If you don’t already know the basic story of Alice ‘s Adventures in Wonderland and Through the Looking-Glass, and What Alice Found There, then I’m surprised you’re here reading a book review because it is one of the most basic. earliest, must-read books for readers of the English language. I’m not going to summarize the story because you should already know it.
I will, however, tell you that this is one of the best, illustrated adaptations of the stories that I have ever encountered.
There are a couple of things that really make this graphic novel stand out, and a couple of smaller items that keep me from giving this a perfect 5 out of 5 rating.
First, Leah Moore’s adaptation is simply brilliant. She clearly understands the stories and the medium in which she is working and is able to convey the story to the artist.
Next, this adaptation includes a chapter that had been cut from Lewis Carroll’s original manuscript and only discovered again in 1974 – ‘The Wasp in the Wig.’ Despite being a self-described ‘Alice in Wonderland’ aficionado, I was not at all familiar with this ‘lost’ chapter. What a thrill to read it both alone as a prose chapter (included at the end of the graphic novel as an ‘extra’) and to read/see it as part of the graphic novel.
And the art … never have I seen a visual adaptation (movie or book) that has better captured the complete absurdity and frightening aspects of Wonderland the way artist Erica Awano does. The Johnny Depp film comes close, but in many ways, this is SO much better. I don’t think I’ve ever felt the abject fear of the unknown as much as when Alice is first experiencing the shrinking and growing fits when first in Wonderland.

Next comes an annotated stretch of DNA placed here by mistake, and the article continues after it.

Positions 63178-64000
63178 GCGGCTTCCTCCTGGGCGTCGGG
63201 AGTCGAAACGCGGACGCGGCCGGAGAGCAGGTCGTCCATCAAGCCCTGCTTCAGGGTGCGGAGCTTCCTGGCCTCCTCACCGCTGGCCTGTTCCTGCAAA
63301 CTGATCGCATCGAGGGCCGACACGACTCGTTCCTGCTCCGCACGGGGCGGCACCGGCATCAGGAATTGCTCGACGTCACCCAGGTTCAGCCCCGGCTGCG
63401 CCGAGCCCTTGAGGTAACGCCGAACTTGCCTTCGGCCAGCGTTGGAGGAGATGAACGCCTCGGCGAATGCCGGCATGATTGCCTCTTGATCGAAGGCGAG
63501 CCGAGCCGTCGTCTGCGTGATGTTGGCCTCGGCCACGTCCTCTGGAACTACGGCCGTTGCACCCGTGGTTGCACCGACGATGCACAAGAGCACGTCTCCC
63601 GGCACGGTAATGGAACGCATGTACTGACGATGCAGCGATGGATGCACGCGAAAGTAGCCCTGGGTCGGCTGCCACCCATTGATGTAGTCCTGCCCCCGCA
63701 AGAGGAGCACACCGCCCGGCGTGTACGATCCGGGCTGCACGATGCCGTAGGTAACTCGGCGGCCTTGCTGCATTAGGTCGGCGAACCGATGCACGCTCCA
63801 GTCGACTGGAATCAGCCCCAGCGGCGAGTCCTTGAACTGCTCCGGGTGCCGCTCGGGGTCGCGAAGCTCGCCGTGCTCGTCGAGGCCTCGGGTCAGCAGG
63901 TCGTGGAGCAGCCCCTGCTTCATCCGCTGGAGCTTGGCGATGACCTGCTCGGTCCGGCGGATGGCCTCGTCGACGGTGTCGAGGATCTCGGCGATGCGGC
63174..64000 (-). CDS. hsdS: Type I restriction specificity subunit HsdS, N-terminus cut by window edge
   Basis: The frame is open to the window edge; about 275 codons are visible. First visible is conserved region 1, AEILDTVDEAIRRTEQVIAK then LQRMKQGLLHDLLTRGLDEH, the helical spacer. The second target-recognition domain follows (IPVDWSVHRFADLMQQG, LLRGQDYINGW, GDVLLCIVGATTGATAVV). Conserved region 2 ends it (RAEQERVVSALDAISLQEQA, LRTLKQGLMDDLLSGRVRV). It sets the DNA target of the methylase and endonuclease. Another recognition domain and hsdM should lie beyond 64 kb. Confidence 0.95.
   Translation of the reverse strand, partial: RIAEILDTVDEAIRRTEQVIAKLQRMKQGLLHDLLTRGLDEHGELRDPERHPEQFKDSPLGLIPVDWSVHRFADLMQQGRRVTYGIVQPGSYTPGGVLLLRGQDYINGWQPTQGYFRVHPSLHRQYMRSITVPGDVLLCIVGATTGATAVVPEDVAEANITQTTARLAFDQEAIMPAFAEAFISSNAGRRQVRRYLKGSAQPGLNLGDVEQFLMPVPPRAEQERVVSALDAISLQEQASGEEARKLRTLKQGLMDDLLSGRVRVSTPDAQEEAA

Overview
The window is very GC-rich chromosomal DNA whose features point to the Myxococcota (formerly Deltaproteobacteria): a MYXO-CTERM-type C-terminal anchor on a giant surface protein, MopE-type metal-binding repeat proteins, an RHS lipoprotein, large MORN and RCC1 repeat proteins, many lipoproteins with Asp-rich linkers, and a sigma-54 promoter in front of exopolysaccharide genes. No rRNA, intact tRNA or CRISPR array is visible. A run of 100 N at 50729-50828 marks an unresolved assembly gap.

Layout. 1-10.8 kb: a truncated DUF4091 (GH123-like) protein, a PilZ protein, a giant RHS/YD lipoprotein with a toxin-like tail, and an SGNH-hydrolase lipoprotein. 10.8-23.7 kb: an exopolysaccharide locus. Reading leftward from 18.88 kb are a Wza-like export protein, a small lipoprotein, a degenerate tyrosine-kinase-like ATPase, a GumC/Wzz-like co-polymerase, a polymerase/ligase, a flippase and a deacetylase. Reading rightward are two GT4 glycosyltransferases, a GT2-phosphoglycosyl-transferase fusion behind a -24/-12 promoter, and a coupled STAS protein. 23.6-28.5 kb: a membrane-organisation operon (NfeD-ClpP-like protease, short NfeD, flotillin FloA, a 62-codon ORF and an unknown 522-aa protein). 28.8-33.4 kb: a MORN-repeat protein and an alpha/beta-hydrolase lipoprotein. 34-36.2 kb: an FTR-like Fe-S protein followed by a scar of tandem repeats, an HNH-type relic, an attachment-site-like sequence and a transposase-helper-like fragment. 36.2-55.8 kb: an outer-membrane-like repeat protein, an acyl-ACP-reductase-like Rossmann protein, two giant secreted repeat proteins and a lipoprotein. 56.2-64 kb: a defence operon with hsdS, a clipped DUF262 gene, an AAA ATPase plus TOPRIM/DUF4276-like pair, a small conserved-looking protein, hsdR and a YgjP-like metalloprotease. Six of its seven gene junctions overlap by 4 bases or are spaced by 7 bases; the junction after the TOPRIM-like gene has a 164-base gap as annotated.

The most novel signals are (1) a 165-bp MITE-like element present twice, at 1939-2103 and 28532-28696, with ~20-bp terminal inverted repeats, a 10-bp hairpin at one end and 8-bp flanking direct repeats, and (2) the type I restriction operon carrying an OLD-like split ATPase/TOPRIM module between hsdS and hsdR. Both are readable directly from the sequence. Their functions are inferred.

This is truly a brilliantly put-together book.
I have three issues with the art. The first is the digital presentation of the art. Perhaps it is simply my ARC copy, but when looking at this book on my computer, the art is a little murky and muddy. I’ve read other graphic novels that have had this same problem, but I’ve also read graphic novels using the same platform and the same computer that are absolutely brilliant so I know that clean art in graphic novels can be accomplished.
My second issue may well be tied to the first issue and that is that the coloring is dull. Even the colorful pages look as though they’ve been washed over with a gray watercolor wash.
If the book is being sold digitally, I hope that it is not the same process as the one I received for review.
My last issue is not connected to digitization, but definitely a personal preference.
I have never, ever liked the ‘anime’ style of art and the Alice in this book is very much an anime Alice. Oddly enough, the other characters do not seem to have the typical ‘anime’ characteristics, but the Alice could be pulled right off any Japanese animation cartoon. And of course, since the book is about Alice and she’s in nearly every art panel, it really prevented me from enjoying the book without reservation.
Looking for a good book? The Complete Alice in Wonderland graphic novel, adapted by Leah Moore, is one of the over-all best adaptations of the novels published to date (but you have to put up with an anime-style Alice all the way through).
I received a digital copy of this book from the publisher, through Netgalley, in exchange for an honest review.
* * * * * *
The Complete Alice in Wonderland
author: Lewis Carroll
adaptors: Leah Moore & John Reppion
artist: Erica Awano
publisher: Dynamite Entertainment
paperback, 184 pages